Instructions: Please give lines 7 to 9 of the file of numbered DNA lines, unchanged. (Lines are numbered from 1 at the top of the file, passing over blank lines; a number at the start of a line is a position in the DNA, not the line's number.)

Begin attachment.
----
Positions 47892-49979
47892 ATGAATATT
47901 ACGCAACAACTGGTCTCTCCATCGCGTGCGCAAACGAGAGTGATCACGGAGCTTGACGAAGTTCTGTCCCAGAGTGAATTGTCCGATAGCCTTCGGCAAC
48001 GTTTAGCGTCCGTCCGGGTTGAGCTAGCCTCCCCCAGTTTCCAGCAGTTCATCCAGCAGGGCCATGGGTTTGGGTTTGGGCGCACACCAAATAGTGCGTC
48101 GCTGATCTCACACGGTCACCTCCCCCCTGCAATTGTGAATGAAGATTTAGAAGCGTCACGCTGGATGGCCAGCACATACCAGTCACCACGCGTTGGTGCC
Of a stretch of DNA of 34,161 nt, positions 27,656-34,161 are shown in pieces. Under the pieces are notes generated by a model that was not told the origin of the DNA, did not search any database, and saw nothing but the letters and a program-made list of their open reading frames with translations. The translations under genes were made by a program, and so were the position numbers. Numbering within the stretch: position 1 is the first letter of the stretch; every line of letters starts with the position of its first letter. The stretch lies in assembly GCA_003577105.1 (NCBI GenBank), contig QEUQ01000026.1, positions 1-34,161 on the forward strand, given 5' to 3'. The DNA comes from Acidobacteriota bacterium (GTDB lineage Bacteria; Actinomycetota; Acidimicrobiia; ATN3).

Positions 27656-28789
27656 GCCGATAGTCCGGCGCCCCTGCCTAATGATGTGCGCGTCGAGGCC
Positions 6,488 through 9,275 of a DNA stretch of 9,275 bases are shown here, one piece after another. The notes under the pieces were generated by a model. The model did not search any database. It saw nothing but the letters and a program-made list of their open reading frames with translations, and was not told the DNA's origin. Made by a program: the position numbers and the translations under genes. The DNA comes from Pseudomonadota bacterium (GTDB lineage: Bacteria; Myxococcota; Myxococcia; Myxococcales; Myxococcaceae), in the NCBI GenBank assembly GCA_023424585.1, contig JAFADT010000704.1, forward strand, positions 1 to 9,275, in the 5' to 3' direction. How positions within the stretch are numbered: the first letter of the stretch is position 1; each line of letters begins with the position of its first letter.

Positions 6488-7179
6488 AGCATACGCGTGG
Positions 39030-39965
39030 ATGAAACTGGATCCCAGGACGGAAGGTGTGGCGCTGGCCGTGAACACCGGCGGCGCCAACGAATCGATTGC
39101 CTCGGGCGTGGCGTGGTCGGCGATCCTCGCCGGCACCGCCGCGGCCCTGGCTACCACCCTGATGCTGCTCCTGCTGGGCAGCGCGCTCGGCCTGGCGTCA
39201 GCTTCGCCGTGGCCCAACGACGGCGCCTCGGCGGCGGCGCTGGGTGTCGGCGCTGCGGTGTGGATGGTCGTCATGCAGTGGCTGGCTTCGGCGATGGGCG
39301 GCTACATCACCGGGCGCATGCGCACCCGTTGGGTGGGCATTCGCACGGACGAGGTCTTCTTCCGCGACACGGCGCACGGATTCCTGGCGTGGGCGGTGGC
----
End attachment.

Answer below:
Positions 27656-28789
27656 GCCGATAGTCCGGCGCCCCTGCCTAATGATGTGCGCGTCGAGGCC
Positions 6,488 through 9,275 of a DNA stretch of 9,275 bases are shown here, one piece after another. The notes under the pieces were generated by a model. The model did not search any database. It saw nothing but the letters and a program-made list of their open reading frames with translations, and was not told the DNA's origin. Made by a program: the position numbers and the translations under genes. The DNA comes from Pseudomonadota bacterium (GTDB lineage: Bacteria; Myxococcota; Myxococcia; Myxococcales; Myxococcaceae), in the NCBI GenBank assembly GCA_023424585.1, contig JAFADT010000704.1, forward strand, positions 1 to 9,275, in the 5' to 3' direction. How positions within the stretch are numbered: the first letter of the stretch is position 1; each line of letters begins with the position of its first letter.